Grant Writing For Dummies
Building your grant writing skills is the best way to secure funding for your organization. The keys to finding grant-funding opportunities and writing award-winning grant proposals are knowing where to find opportunities, understanding what funders want to read, and writing telling and compelling applications.
Knowing Where to Look for Grant Funding
Before you can write a grant proposal, you need to know who’s interested in funding projects similar to the one you’re proposing for funding. Do your homework to locate as many potential grant-funding sources as possible, and use these tips to help:
Start looking for funders locally. Try community foundations, businesses, the United Way, and city and county government agencies.
Look at your list of vendors to see where you’re spending your money so you can get some of it back.
Talk to bank trust officers and marketing vice presidents to see what trust funds they administer and what advertising dollars are available for community projects, respectively.
Use the Internet or head to your local public library’s reference department to find resources through online grant maker databases.
Network with veteran grant writers to find out about their funding resource network.
Talk to community and economic development agency personnel about your project and ask for help in finding the monies you need for program development or research endeavors.
Call your governor’s office and ask about state agency grant funding and other monies that may be available for your organization or business.
Read your local newspaper and any local or regional business journals to identify potential corporate funders or families with money to spare.
Attend all public events where the who’s who crowd will be gathered and hand out your business cards. Just make sure your agency’s mission and contact info are on the card!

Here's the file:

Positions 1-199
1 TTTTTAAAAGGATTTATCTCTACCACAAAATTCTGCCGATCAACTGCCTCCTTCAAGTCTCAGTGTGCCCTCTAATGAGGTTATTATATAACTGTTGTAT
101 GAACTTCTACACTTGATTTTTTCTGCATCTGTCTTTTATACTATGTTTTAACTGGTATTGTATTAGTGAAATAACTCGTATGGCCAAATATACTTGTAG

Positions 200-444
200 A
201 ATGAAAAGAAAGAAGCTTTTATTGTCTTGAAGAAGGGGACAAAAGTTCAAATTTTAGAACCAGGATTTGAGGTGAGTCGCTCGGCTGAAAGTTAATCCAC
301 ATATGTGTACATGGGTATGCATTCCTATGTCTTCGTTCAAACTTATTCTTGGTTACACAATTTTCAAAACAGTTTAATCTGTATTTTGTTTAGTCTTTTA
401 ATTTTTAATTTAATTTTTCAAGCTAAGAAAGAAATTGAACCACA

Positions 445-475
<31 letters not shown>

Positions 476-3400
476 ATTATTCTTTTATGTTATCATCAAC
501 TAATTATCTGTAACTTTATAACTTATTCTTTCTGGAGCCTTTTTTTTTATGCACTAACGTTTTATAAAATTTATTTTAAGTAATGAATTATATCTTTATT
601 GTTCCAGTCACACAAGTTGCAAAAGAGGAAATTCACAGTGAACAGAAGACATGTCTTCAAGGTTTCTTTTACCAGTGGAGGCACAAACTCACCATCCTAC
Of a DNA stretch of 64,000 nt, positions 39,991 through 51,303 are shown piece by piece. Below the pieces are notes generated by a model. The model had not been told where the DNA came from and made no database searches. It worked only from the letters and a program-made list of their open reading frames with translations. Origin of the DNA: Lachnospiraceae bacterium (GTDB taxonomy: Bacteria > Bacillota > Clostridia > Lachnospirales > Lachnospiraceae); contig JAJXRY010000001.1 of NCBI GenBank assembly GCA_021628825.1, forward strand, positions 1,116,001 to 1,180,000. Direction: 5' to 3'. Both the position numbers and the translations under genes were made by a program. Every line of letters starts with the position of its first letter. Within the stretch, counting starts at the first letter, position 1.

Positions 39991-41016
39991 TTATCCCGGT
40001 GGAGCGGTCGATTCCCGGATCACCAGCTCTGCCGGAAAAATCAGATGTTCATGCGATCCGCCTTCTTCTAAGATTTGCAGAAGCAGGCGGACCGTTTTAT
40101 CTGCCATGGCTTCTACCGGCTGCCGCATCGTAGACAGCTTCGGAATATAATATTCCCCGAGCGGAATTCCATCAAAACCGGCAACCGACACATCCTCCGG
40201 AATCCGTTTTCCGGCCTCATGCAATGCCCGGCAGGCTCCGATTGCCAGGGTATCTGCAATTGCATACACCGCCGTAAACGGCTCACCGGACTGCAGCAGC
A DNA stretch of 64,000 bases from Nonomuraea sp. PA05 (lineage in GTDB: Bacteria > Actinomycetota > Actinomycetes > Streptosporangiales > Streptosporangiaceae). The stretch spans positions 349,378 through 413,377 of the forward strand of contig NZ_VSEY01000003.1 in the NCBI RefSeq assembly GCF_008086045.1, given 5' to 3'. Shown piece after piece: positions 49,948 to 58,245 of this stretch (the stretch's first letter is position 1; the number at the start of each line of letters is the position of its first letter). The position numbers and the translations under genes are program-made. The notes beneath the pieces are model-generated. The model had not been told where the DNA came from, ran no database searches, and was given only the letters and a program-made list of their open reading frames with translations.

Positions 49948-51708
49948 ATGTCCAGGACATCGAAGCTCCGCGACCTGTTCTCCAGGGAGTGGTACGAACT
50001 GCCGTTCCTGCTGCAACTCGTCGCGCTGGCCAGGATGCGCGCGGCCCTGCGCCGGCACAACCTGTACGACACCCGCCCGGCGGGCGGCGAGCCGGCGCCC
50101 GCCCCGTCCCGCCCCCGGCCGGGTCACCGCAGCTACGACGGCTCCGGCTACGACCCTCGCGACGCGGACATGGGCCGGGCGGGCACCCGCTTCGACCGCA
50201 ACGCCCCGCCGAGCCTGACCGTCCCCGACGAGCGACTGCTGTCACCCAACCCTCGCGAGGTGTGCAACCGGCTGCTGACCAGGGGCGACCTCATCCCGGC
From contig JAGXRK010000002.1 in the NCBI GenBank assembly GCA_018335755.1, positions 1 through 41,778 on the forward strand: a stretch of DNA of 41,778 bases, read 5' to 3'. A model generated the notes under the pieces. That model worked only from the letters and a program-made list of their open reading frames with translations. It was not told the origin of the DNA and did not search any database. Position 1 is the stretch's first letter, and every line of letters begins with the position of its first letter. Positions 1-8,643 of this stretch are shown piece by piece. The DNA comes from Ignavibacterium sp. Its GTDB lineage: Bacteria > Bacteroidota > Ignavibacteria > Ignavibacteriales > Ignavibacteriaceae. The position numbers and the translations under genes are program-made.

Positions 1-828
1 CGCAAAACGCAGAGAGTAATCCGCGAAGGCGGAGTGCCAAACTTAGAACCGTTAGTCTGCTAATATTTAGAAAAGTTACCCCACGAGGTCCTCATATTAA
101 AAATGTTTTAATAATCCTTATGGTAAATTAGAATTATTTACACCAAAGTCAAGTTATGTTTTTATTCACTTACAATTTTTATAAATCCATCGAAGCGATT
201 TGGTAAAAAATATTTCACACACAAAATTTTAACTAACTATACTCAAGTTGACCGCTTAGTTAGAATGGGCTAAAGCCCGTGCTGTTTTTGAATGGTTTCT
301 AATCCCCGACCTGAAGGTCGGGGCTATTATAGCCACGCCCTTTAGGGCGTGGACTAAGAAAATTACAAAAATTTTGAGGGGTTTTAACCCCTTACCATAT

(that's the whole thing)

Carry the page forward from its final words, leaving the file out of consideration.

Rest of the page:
Prepare and distribute a press release to all local and regional media announcing that you have a project in need of funding.
Call your congressional team members to let them know more about your organization (the grant applicant) and its need for grant funding. Ask if they can start to track any federal bucks that fit your needs.
Writing Effective Grant Proposals
To make your grant writing stand out from other proposals, you have to know how to write grants effectively. Do some research for your specific grant proposal and incorporate the following guidelines to spin written magic:
Tell your story (with supporting statistics) in such a compelling way that the reader can’t put your application down until he or she makes a positive funding decision.
Incorporate buzzwords found on the funder’s website or in the grant-funding announcement.
Use a thesaurus to expand your command of adjectives — those words that rock when you’re writing about gloom, doom, drama, and trauma.
View online examples of winning grant applications. Check out http://www.npguides.org for great grant proposal examples.
Research proven best practices for your proposed solutions and incorporate language from the experts.
When you find best practices, look for the evaluation results of previously implemented programs that are similar to yours. Know what works and what doesn’t work before you write your proposed solution.
Eliminate multiple drafts from your writing habits because the most creative and wow words are often the first words you type.
Hire a proofreader or editor to read your writing and clean it up. Don’t have any money? Ask a trustworthy and capable co-worker or friend.
Write in short, impactful sentences. Long-winded sentences almost always lose the reader.
Grant Writing and Funding Websites
Grant websites have largely replaced weekly trips to the library as the best way of finding grant-funding opportunities. You can also submit the grant applications you write to the funder online. The following sites are first choices for grant seeking:
Maximizing Your Chances at Winning a Grant
A good grant writer spends hours researching and drafting a winning grant application. You don’t want to give a funder the chance to reject your funding request. To increase your chances at winning the grant you’ve worked so hard for, follow these tips:
Use grant writing reference books to guide you in writing well.
Ask only for what your organization needs; the climate of philanthropy is cautious and frugal in dire economic times.
Learn to be a storyteller by incorporating consistent, clear, concise, and compelling phrases and paragraphs into your funding request.
Focus on the positive end result of receiving a grant award. This concentration will drive your writing to the highest level of quality and reader interest.
Write grant requests weekly (the more frequently you write, the higher your chances of receiving grant awards).
If your funding request is denied, find out why. Write or call the funder and ask for specifics on what was lacking with your grant proposal. Fix the weaknesses, find new potential funders, and send out your next round of funding requests.